Rukhmabai was an Indian physician and feminist. She is best known for being one of the first practicing women doctors in colonial India as well as being involved in a landmark legal case involving her marriage as a child bride between 1884 and 1888. The case raised significant public debate across several topics, which most prominently included law vs tradition, social reform vs conservatism and feminism in both British-ruled India and England. This ultimately contributed to the Age of Consent Act in 1891.
Rukhmabai (22 November 1864 ) was born to Janardhan Pandurang and Jayantibai in a Marathi family. Her father passed away when she was aged two and her mother seventeen. Six years after her husband’s demise, Jayantibai married the widower Sakharam Arjun, an eminent physician and social activist in Bombay. Remarriage of widows was permitted among the Suthar community – the caste to which Rukhmabai’s mother belonged.
Two and a half years later, 11-year-old Rukhmabai was married to the 19 year old Dadaji Bhikaji, a cousin of her step-father. It was agreed that deviating from the contemporary social norms, Dadaji would stay with Rukhmabai’s family as a gharjawai and be fully provided for by them. The expectation was for him to acquire education in due course and “become a good man”. Six months into the marriage, Rukhmabai having reached puberty, the traditional event of Garbhadhan was held signalling the time for ritual consummation of marriage. But Dr Sakharam Arjun, being an eminent physician of reformist tendencies, did not permit early consummation.
This displeased Bhikaji, now aged 20, who also resented the attempts of Rukhmabai’s family to make him “a good man”. In addition to his aversion for education, the compulsion to go to sixth standard of school at an age when he should have been at the university was particularly distressing. In the meanwhile, Bhikaji lost his mother and against the advise of Sakharam Arjun, took to living with his maternal uncle Narayan Dhurmaji. The environment of Dhurmaji’s home pushed Bhikaji further into a life of indolence and waywardness. He eventually accumulated debts which he hoped to clear using the property that accompanied Rukhmabai into the house. Rukhmabai refused to move in to the household of Dhurmaji to live with Bhikaji, a decision supported by her step-father.
In contrast, in the same years Rukhmabai studied at home using books from a Free Church Mission library. Because of her father’s association with religious and social reformers she also came into contact with prominent names like Vishnu Shastri Pandit, a strong proponent of women’s causes in Western India at the time, along with European men and women exposing her to liberal reformism. With her mother, she also regularly attended the weekly meetings of the Prarthanä Samäj and Arya Mahilä Samäj.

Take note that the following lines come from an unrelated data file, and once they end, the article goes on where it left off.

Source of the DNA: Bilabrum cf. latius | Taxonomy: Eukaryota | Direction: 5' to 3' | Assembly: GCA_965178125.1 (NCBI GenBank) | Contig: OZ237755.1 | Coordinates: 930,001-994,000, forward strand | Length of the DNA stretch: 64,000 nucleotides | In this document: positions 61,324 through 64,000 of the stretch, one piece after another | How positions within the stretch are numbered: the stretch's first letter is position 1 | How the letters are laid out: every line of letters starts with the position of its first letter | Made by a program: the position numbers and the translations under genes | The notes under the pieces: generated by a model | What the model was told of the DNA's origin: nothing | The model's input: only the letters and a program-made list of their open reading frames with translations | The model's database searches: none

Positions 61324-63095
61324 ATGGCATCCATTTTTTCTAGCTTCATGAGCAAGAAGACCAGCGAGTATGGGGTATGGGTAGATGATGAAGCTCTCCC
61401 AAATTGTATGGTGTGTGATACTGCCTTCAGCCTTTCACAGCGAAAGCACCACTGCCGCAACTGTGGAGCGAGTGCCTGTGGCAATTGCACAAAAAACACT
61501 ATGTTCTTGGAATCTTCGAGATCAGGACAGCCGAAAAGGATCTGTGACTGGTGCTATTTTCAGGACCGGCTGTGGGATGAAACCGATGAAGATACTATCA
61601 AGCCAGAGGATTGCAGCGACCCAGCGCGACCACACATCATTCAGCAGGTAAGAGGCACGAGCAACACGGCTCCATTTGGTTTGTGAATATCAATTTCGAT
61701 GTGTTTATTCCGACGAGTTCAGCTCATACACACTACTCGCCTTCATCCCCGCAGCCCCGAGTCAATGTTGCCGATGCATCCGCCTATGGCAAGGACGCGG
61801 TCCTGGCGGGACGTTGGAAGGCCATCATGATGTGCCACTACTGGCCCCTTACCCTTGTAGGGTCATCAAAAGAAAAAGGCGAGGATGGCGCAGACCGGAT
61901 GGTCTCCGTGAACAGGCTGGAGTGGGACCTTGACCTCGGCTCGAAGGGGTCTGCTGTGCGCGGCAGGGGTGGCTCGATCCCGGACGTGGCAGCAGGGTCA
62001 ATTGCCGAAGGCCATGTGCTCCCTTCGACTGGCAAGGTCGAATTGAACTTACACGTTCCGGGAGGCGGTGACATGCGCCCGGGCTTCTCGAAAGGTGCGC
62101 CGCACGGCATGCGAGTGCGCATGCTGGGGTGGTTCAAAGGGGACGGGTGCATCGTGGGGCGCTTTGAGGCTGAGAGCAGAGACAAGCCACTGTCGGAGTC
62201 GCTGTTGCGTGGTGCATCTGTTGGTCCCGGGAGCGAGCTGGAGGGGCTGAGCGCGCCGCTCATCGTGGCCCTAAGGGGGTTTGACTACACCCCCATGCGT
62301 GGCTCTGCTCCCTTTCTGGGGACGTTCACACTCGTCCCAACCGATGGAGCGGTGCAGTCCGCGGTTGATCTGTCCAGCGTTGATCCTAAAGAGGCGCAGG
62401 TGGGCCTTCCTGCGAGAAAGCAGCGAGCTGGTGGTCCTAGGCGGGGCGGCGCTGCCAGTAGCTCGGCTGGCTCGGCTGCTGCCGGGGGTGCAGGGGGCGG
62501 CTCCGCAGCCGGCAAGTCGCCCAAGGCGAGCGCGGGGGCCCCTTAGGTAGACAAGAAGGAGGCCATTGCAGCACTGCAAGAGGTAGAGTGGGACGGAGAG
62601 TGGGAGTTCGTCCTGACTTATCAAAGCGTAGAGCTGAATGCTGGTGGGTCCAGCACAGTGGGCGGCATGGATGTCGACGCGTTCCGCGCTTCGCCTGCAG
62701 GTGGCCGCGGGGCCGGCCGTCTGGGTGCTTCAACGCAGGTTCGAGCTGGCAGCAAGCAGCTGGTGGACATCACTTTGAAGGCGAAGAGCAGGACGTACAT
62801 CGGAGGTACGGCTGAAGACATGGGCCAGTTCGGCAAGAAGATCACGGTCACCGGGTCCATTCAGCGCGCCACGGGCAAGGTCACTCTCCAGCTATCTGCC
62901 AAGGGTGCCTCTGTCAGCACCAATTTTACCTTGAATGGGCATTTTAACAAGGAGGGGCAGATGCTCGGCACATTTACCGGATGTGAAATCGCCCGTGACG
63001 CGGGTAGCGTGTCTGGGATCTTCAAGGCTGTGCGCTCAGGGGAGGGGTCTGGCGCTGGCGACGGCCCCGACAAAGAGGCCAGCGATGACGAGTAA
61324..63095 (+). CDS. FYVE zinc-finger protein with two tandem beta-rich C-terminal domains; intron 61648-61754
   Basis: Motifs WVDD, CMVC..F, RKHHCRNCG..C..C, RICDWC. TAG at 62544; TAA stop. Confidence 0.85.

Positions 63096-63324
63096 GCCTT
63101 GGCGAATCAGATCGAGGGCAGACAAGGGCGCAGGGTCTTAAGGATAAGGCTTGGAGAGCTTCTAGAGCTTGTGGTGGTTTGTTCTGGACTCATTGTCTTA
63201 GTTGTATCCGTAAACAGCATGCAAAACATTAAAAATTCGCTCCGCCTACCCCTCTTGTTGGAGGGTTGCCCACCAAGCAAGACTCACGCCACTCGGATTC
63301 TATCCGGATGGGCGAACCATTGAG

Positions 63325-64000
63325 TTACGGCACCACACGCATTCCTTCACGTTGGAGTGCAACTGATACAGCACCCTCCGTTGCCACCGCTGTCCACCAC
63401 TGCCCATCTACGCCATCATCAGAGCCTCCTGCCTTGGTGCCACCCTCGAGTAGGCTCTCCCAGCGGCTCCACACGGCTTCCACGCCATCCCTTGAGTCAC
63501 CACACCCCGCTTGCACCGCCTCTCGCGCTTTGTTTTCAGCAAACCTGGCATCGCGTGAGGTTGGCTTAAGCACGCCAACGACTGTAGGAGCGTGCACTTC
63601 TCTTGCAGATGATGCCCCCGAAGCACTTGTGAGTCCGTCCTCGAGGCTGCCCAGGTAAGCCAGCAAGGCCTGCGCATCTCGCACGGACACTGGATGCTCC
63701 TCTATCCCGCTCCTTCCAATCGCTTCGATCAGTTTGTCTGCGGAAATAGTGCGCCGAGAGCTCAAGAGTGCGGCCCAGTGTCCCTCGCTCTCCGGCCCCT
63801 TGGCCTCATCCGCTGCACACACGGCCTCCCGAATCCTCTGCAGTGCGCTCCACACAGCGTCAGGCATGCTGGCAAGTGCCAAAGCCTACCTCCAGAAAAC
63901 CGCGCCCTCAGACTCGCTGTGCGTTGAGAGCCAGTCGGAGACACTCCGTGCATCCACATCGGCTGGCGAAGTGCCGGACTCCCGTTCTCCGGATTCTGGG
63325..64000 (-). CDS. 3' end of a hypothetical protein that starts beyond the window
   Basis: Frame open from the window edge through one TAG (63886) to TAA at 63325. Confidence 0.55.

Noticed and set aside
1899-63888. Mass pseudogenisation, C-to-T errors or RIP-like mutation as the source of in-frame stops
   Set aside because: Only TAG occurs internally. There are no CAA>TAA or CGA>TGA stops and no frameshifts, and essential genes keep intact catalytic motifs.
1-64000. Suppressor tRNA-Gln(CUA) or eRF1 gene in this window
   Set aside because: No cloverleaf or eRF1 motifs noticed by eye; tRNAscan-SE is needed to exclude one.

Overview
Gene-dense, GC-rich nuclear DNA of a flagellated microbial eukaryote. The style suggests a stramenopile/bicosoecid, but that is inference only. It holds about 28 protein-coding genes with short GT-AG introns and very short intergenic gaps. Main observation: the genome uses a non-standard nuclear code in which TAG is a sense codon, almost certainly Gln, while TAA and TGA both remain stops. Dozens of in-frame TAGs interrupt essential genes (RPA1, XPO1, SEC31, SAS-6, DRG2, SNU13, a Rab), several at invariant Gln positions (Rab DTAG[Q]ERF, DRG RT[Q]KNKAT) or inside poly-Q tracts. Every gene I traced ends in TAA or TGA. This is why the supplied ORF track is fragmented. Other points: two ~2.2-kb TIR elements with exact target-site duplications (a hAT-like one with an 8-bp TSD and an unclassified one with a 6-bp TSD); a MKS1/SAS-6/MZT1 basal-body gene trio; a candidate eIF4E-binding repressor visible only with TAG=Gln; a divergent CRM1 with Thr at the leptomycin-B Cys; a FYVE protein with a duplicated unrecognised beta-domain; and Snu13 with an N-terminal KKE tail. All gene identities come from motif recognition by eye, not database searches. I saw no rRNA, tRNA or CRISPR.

Rukhmabai received support from the likes of Dr. Edith Pechey (then working at the Cama Hospital) who not only encouraged her but helped raise funds for her further education. Other supporters included Shivajirao Holkar who donated 500 Rupees for “demonstrating courage to intervene against traditions”, suffrage activists like Eva McLaren and Walter McLaren, the Countess of Dufferin’s Fund for Supplying Medical Aid to the Women of India, Adelaide Manning and others who helped establish “The Rukhmabai Defence Committee” to help gather fund towards supporting her cause of continuing education. In 1889, Rukhmabai set sail to study medicine in England.
In 1894, she received her Doctor of Medicine from the London School of Medicine for Women having also studied at the Royal Free Hospital. Doctors Kadambini Ganguly and Anandi Gopal Joshi were the first Indian women to have received medical degrees in 1886. But only Dr. Ganguly went on to practice medicine, making Rukhmabai the second woman to both receive a medical degree and practice medicine.
In 1895, she returned to India and worked as the Chief Medical Officer at the Women’s Hospital in Surat. In 1918, she turned down the offer of a role in the Woman’s Medical Service, opting instead to work at the Zenana (Woman’s) State Hospital in Rajkot until her retirement in 1929. She established the Red Cross Society at Rajkot. Rukhmabai chose to settle in Bombay after her retirement.
In 1929 after her retirement, she publishing a pamphlet titled “Purdah – the need for its abolition” arguing that young widows were being denied the chance to actively contribute to Indian society.Rukhmabai died, aged 90, from lung cancer on 25 September 1955.Agency